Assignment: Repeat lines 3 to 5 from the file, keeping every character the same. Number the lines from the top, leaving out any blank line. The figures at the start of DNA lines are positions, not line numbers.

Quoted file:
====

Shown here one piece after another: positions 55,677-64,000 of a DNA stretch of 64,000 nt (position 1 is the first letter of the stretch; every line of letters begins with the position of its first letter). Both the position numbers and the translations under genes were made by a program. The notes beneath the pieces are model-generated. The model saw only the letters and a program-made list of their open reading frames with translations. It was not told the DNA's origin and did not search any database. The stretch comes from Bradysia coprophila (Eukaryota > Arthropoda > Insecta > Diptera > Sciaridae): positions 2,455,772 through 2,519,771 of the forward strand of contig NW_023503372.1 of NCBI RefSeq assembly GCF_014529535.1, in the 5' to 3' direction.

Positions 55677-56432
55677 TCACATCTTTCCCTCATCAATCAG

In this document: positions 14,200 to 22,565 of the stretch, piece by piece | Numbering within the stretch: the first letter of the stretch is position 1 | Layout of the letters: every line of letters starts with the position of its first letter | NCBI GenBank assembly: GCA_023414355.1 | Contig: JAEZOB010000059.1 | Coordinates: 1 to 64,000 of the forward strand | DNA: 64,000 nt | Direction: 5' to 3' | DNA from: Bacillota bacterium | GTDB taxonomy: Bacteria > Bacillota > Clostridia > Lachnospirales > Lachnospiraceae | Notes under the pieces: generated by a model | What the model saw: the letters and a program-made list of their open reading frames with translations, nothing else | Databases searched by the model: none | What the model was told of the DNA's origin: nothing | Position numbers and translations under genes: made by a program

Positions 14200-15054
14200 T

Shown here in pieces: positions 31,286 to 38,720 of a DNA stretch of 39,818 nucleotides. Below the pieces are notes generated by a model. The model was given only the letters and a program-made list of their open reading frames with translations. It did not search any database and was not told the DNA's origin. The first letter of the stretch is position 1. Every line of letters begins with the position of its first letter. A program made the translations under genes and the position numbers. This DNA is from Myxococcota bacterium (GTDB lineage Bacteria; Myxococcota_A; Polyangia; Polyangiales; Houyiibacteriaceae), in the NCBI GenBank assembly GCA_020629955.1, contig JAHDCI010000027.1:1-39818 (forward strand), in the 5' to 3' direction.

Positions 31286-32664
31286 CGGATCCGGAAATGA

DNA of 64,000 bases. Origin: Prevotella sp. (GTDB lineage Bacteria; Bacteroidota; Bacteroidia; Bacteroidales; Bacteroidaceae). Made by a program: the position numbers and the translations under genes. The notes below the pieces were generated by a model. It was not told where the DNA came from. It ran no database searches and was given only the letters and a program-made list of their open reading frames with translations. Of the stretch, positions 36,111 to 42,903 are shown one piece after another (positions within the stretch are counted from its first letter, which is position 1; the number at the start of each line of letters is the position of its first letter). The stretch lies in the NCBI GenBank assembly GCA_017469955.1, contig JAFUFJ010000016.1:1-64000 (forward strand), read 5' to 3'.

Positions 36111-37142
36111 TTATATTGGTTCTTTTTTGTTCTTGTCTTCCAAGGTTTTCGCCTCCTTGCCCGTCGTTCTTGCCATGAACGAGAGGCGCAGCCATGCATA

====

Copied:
55677 TCACATCTTTCCCTCATCAATCAG

In this document: positions 14,200 to 22,565 of the stretch, piece by piece | Numbering within the stretch: the first letter of the stretch is position 1 | Layout of the letters: every line of letters starts with the position of its first letter | NCBI GenBank assembly: GCA_023414355.1 | Contig: JAEZOB010000059.1 | Coordinates: 1 to 64,000 of the forward strand | DNA: 64,000 nt | Direction: 5' to 3' | DNA from: Bacillota bacterium | GTDB taxonomy: Bacteria > Bacillota > Clostridia > Lachnospirales > Lachnospiraceae | Notes under the pieces: generated by a model | What the model saw: the letters and a program-made list of their open reading frames with translations, nothing else | Databases searched by the model: none | What the model was told of the DNA's origin: nothing | Position numbers and translations under genes: made by a program

Positions 14200-15054